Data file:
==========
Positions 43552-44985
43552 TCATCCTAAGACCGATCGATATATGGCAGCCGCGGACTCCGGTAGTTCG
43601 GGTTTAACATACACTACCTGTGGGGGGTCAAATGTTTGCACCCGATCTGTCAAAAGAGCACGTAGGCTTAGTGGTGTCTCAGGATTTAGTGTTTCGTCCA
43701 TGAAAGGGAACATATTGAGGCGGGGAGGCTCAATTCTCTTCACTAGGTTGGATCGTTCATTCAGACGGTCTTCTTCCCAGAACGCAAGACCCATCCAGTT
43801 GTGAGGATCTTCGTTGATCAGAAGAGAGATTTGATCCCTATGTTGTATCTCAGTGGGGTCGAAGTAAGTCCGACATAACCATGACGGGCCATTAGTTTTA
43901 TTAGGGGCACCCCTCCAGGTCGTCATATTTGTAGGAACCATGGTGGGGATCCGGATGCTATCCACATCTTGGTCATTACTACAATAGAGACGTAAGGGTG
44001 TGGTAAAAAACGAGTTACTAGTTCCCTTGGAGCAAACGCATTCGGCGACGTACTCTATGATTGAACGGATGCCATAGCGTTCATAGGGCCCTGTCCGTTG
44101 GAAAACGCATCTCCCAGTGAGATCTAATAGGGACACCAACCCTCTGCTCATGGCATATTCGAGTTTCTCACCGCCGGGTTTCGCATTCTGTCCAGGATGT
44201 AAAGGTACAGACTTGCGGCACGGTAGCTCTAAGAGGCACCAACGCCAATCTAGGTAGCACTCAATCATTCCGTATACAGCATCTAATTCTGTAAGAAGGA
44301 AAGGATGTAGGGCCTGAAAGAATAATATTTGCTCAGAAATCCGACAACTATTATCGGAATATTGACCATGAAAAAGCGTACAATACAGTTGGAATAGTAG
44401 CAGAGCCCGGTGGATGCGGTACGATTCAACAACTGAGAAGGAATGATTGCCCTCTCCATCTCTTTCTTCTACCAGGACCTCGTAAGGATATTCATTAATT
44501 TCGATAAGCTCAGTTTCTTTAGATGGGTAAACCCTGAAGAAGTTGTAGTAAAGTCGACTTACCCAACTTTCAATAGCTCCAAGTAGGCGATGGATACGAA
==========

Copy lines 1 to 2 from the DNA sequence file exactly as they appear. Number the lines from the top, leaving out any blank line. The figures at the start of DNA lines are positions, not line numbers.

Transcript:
Positions 43552-44985
43552 TCATCCTAAGACCGATCGATATATGGCAGCCGCGGACTCCGGTAGTTCG